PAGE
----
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Will the 2016 Election Make Christians Stop Using This Label?

Evangelicals Praying
Is the frustration over evangelicals' voting habits the product of media manipulation, misunderstanding of what the term means, or both? (Reuters photo)

Who is an evangelical? It's a question that has been prompted more by the current state of the 2016 presidential election than any other issue to date.

Part of that could be a lack of a common definition for the term. That's evidenced by the studies that show a widely divergent number of evangelicals living in the U.S. One study says there are roughly 62 million, while another puts the number closer to 100 million.

Wheaton College attempted to describe the confusion:

"Given the imprecision involved in defining exactly what—or who—an evangelical is, it is no surprise that it is extremely difficult to establish a precise estimate of their exact numbers in the United States. With so many different evangelical denominations, thousands upon thousands of independent evangelical churches, evangelical constituencies of varying sizes within historically evangelical 'mainline' Protestant denominations—and even inside non-evangelical denominations—there is no single entity that can possibly serve as a representative gatekeeper (or census-taker) for the movement."

Gallup, which produced the 100 million estimate, is similarly perplexed by the "who is an evangelical?" question:

"The term "evangelical" itself is vague, and has been defined and operationalized in a number of different ways in the past.

"About 8 in 10 Americans at least nominally adhere to a Christian faith of one sort or another. The term evangelicals refers to a subset of this enormous group -- a segment of Christians who by various definitions take their religion very seriously and also believe that the religious calling means that one should take action within the environment in which one lives. The most obvious such aspect of the environment is politics, and thus there has been an explosion of interest in the effect of the evangelical wing of the Republican Party on the political realm in recent years.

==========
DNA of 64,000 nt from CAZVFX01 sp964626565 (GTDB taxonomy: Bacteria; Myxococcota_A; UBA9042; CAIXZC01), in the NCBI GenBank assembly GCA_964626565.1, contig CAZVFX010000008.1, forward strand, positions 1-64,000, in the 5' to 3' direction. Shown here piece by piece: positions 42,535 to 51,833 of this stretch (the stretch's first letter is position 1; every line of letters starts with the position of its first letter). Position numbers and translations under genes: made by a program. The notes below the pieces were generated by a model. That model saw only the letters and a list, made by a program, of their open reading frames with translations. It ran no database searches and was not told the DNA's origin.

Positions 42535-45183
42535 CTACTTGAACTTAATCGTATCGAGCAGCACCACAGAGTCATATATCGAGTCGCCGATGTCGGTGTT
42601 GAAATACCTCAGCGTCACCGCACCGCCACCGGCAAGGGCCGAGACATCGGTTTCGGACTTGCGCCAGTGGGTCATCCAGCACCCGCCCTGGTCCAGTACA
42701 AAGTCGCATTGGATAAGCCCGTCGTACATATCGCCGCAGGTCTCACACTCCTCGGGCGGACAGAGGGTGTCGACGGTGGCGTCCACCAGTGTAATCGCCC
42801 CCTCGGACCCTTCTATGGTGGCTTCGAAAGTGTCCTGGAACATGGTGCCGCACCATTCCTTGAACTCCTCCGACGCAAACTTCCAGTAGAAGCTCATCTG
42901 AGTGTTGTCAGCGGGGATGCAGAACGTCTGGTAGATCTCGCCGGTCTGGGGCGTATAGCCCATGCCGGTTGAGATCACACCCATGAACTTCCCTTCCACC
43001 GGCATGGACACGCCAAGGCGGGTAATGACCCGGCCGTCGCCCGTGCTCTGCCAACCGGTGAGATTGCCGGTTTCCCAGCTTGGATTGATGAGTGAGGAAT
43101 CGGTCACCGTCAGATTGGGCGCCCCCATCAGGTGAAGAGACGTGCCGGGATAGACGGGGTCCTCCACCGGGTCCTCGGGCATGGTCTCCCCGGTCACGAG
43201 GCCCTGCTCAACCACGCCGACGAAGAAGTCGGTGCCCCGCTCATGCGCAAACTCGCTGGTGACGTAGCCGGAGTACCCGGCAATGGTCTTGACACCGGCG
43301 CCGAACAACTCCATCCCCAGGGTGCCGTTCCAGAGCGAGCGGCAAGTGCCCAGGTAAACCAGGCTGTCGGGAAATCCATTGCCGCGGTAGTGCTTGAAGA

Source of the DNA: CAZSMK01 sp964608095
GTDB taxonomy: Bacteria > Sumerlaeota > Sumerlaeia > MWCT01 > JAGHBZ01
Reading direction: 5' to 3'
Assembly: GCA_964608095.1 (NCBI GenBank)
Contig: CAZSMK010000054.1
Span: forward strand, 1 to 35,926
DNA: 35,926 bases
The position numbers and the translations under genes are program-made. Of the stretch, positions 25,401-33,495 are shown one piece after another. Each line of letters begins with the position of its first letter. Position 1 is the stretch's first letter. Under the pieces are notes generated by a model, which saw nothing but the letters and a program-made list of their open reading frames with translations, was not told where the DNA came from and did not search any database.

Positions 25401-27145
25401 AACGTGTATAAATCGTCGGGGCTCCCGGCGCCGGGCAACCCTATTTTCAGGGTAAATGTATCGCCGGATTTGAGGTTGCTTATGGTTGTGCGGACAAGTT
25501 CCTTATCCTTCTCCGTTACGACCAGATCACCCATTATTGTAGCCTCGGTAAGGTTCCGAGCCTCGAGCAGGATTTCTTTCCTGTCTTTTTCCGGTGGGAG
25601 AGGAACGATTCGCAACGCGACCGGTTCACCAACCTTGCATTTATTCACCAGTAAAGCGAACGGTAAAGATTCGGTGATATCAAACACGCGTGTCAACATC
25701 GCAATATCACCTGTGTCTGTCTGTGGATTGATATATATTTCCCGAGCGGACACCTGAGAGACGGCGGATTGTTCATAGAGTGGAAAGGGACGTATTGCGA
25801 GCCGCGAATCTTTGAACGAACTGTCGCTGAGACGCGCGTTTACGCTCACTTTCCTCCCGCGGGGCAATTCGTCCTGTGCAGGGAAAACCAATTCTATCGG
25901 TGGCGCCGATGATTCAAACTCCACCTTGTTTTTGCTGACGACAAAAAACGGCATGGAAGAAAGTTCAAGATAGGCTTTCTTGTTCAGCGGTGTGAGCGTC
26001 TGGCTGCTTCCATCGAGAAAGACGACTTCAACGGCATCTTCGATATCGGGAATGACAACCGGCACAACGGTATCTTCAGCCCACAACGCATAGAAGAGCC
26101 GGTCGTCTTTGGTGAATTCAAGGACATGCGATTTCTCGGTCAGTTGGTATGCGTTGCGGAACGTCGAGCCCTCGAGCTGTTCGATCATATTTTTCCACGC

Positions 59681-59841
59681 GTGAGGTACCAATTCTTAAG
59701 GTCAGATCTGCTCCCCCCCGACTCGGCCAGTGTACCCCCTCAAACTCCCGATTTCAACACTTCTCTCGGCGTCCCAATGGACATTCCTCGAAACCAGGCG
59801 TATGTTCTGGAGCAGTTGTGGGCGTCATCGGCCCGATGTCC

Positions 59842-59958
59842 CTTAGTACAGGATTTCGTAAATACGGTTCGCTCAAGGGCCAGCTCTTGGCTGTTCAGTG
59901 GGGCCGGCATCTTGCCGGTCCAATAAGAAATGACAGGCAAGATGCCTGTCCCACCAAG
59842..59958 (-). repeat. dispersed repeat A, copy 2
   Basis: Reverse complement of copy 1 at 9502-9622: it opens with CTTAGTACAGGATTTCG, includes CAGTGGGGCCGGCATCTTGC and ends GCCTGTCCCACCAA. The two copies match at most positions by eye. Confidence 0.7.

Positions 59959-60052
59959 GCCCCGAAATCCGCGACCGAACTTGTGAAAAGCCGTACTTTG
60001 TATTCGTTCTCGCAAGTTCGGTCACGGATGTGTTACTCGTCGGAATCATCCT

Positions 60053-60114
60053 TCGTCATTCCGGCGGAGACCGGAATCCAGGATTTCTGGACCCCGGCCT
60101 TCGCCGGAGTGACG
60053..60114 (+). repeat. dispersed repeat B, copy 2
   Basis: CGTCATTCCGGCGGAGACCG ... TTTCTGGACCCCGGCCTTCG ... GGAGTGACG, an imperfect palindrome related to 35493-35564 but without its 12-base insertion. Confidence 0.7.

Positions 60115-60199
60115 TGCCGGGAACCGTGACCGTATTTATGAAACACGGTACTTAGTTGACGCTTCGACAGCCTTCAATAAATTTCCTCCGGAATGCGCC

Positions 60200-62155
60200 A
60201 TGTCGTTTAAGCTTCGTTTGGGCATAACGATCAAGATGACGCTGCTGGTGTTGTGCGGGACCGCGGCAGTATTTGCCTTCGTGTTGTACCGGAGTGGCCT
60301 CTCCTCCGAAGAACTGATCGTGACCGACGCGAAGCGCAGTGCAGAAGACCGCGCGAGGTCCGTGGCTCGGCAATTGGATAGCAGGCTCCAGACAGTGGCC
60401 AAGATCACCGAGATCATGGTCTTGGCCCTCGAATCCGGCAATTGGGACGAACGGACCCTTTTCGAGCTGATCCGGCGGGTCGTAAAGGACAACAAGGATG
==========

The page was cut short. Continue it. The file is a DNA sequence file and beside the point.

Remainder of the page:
"But, there is a great deal of confusion about exactly who evangelical Christians are. At various times, people have assumed that evangelicals are individuals who are adherents to certain denominations within the Christian faith, or that evangelicals are those who take their religion very seriously, adhere to more conservative or fundamental religious doctrine, have had specific religious experiences, or have specific beliefs about the correct relationship between religion and society.

"Obviously, the aforementioned criteria produce quite different estimates of the percentage of the American population that is "evangelical." Some organizations have used a very strict criterion requiring respondents in surveys to answer affirmatively to a number of doctrinal and other questions before being considered to be evangelicals. Gallup has at times used a procedure consisting of three questions asking respondents if they have had a born-again experience committing themselves to Jesus Christ, if they have tried to encourage someone to believe in Jesus Christ, and if they believe the Bible is the actual word of God. Twenty-two percent of Americans agree with all three questions, according to a Gallup Poll conducted in May 2005."